So, we conclude that if the FOMC chooses to remain in the current regime, the normalized balance sheet at the end of 2023 will be near $3.5 trillion.
Interaction of Balance Sheet and Rate Normalization
We have emphasized that balance sheet normalization and rate normalization are not merely separate and independent developments proceeding at the same time. Rather, the FOMC is in the process of normalizing monetary policy via two interrelated instruments, the balance sheet, and short-term rates. Therefore, there are many combinations of eventual levels, as well as paths towards those endpoints, for both the balance sheet (and reserves) and the fund’s rate.
Powell’s remarks reflected this theme:
Although the process of normalizing the size of the balance sheet will be in the background, that process will interact with the Committee’s decisions regarding the federal funds rate. As the Fed’s balance sheet shrinks, so debt held by the public will grow, which in theory should tighten financial conditions by putting upward pressure on long-term rates. Any such tightening could affect the Committee’s decisions on the federal funds rate.
He provided the most detailed and clearest discussion to date of the interaction of balance sheet normalization and rate normalization by giving estimates, based on Fed Board staff work, that can be used to infer what we refer to as the substitution effect: what balance sheet developments, including but not limited to runoff, are equivalent to in terms of 25-basis-point funds rate hikes.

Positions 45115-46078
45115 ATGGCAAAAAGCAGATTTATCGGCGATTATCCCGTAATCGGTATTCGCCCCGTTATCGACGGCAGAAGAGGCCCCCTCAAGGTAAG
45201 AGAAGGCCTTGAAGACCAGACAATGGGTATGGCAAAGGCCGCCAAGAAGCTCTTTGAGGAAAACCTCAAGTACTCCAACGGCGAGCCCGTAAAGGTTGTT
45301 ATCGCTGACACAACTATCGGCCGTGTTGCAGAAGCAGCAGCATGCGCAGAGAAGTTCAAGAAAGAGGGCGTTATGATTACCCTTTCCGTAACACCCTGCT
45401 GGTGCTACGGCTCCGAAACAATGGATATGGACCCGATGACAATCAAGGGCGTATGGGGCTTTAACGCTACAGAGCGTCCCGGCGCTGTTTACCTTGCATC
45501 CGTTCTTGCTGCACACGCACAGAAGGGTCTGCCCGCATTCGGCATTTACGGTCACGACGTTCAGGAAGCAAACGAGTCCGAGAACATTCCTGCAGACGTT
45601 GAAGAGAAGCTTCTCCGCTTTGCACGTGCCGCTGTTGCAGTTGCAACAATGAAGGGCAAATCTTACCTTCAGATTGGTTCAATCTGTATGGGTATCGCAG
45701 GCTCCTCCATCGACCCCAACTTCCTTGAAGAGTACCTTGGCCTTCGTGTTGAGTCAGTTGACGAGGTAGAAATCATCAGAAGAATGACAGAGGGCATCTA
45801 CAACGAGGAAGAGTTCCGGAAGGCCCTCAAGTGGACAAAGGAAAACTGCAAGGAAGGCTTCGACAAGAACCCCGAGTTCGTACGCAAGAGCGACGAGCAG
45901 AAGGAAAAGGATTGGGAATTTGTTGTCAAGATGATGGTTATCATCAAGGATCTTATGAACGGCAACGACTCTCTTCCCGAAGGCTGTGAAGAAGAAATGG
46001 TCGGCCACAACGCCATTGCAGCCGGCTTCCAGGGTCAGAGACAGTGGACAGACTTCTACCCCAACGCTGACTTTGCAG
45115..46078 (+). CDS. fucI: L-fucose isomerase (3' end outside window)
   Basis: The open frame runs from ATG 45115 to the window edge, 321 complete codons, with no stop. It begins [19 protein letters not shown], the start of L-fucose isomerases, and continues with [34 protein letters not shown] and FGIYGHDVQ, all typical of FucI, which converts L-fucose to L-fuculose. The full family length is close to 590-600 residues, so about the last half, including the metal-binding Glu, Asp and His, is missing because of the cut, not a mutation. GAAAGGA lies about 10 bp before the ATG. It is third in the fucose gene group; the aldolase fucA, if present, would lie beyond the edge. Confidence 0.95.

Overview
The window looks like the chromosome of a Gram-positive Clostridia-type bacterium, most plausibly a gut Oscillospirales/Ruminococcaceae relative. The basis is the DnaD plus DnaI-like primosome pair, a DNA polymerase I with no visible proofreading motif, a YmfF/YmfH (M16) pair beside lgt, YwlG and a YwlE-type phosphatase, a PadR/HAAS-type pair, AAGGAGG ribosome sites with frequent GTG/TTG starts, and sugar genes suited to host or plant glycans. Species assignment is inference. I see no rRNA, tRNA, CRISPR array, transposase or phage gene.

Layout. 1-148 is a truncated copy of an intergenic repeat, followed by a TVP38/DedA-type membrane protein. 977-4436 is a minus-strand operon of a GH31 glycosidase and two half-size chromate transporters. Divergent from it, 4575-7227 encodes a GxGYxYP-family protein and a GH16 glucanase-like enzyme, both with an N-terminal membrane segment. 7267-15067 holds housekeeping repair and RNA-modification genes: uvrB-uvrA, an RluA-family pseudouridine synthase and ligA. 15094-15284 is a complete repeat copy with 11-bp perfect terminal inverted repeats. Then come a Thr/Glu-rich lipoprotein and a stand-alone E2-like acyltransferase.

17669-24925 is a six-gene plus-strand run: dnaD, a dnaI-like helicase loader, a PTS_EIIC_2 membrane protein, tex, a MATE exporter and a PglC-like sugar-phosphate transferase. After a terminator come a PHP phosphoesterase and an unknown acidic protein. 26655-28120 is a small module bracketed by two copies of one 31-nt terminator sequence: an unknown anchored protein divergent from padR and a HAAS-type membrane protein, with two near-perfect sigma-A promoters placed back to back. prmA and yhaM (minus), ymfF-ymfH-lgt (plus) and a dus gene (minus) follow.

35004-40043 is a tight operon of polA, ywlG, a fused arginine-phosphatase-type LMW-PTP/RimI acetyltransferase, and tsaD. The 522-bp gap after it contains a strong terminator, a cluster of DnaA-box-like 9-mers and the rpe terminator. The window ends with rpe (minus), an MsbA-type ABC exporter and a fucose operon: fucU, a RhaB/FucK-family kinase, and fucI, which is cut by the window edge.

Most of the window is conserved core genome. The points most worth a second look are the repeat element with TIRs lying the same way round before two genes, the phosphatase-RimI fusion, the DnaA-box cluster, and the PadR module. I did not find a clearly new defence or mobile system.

He noted, “Model-based approaches to that question estimate changes to financial conditions through increases in the term premium as the balance sheet shrinks. These estimates vary but are generally modest.” But that seems to contradict his remarks about the size of this effect. He cited one Fed staff estimate that the effect of the earlier balance sheet programs was to lower the term premium by 100 basis points as of 2016:Q4. That effect was expected to diminish by 15 basis points by 2017 year-end (to about -85 basis points), even in the absence of the beginning of phasing out of reinvestment.5 This reflects the anticipation effect we have talked about, as well as the ongoing decline in the weighted average maturity of the balance sheet after outright asset purchases were completed. That 15-basis-point rise in the term premium in 2017 might not be much, but the remaining 85 basis points to come are much more substantial! Actually, though Powell didn’t venture into this subject, it would be less than that if the FOMC were to stay with a floor regime and the associated higher level of reserves and a much larger balance sheet. In our view, this would leave a permanent downward effect on the term premium, which we estimate as about 20 basis points. So while that would imply less of a rise in the term premium to come, about 65 basis points, that’s still an awful lot to offset with a lower path of the fund’s rate!
In an earlier commentary, we used the estimates from an earlier Fed staff paper (Engen et al), which also estimated that balance sheet developments would raise the term premium by 15 basis points this year, but starting from -57 basis points as of 2016:Q4 [link]. Once we take into account the permanently higher level of reserves in the floor system, that would leave only about -37 basis points of the effect to go once runoff
4 Both Powell and the New York Fed reported levels of SOMA holdings. There are other assets outside of SOMA securities holdings on the Fed’s balance sheet, which we assumed would total $88 billion in the normalized balance sheet, as they did in 2007. 5 Bonis, Brian, Jane Ihrig, and Min Wei (2017). “The Effect of the Federal Reserve’s Securities Holdings on Longer-term Interest Rates,” FEDS Notes. Washington: Board of Governors of the Federal Reserve System, April 20, 2017, https://doi.org/10.17016/2380- 7172.1977.
begins.6 While participants seem likely to use the more recent estimates in the Bonis et al paper rather than the earlier estimates in the Engen et al paper, we frankly feel more comfortable with the Engen et al estimates.